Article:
Magnetically aligned (“hyperpolarized”) helium-3 is a gas made of a precious rare isotope in a precarious state, and it begins to lose its alignment even as physicists prepare it. “We always say use it or lose it,” says Brian Saam of the University of Utah in Salt Lake City. Saam provides hyperpolarized helium-3 to medical scientists, who use it somewhat like a dye in the lungs’ air space. The gas lights up in a magnetic resonance imaging (MRI) scan and is safe to inhale. The US Food and Drug Administration is considering it as a standard tool for diagnosis, while other uses from collider experiments to materials analysis continue to emerge.
Scientists prepare and store the gas under pressure in spherical glass ampules two to three inches in diameter. The sphere minimizes the surface with which the gas interacts, says Saam, yet it’s no guarantee of a good “cell,” as users call the vessels. Until recently, he thought that what made a cell good was “voodoo,” but that impression changed with an observation his graduate student made. At first, when the student told him that a strong magnet had corrupted a new cell, Saam thought plenty of other explanations were more likely. “But when he repeated the experiment the third or fourth time,” says Saam, “we knew we had something.”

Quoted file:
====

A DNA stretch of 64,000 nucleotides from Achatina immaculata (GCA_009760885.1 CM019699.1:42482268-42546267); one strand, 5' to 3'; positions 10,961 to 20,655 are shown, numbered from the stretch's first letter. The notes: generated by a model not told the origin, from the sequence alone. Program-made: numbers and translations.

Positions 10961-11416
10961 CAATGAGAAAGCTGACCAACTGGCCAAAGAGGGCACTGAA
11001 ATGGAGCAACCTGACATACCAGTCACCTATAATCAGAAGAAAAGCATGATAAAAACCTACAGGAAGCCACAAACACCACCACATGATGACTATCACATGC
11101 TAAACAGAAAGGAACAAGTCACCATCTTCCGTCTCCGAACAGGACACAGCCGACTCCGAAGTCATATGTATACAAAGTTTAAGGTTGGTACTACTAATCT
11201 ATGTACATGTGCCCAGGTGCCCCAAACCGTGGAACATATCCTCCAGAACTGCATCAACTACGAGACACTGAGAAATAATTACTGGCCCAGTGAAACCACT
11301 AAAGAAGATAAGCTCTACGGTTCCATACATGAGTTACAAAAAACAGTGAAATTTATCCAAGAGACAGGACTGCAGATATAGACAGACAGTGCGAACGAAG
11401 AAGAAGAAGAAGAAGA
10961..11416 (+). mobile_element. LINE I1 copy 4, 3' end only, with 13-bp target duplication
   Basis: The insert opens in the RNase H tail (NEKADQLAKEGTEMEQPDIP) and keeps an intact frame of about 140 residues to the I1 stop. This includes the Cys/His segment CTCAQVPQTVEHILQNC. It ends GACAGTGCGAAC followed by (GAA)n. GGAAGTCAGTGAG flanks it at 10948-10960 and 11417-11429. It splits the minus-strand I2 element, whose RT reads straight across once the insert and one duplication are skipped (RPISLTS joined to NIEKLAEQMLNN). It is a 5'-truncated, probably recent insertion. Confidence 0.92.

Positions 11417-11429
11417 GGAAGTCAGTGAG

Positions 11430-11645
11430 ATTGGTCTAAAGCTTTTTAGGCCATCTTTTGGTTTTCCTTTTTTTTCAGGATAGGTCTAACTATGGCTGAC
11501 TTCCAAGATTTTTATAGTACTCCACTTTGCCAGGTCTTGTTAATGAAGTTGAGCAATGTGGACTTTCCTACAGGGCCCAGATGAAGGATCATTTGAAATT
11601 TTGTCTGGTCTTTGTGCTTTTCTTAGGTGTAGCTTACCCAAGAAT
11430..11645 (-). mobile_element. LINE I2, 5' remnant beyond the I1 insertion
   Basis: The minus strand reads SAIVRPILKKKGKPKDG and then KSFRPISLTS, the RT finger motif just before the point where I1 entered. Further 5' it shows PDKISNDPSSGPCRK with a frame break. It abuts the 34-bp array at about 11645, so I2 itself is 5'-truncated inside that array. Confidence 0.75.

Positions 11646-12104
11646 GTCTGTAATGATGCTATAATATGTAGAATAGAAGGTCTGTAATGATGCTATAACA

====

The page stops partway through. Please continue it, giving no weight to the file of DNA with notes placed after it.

With other colleagues, the researchers found they could restore wrecked cells by spinning them in the magnet as they turned down its strength–a standard recipe for demagnetization, similar to “degaussing” a computer monitor with an oscillating field. This result implied that the vessels themselves were magnets. Subsequent tests suggested that the cells magnetized only when they contained some rubidium metal inside, a by-product of the helium alignment procedure. The team hypothesizes that rubidium chemically reacts with microscopic iron impurities in the glass to make them into magnets. The orientation of helium nuclei can be disrupted as atoms whiz past these micromagnets, they argue. Based on diffusion theory, they calculated the magnetic particles in the glass to be about 1000 atoms across.
“I think it’s going to take more experimental work to really clarify the physics of all this,” says helium polarization pioneer Will Happer of Princeton University, “but they’ve obviously identified something really interesting–it’s a real discovery.”
“This has always been a squishy field full of lore and black magic,” says Bas Driehuys of Nycomed Amersham, a company in Durham, NC, that sells hyperpolarized helium-3 gas for MRI use. “But this discovery appears to be a foothold from which we can develop a real understanding of what’s going on.”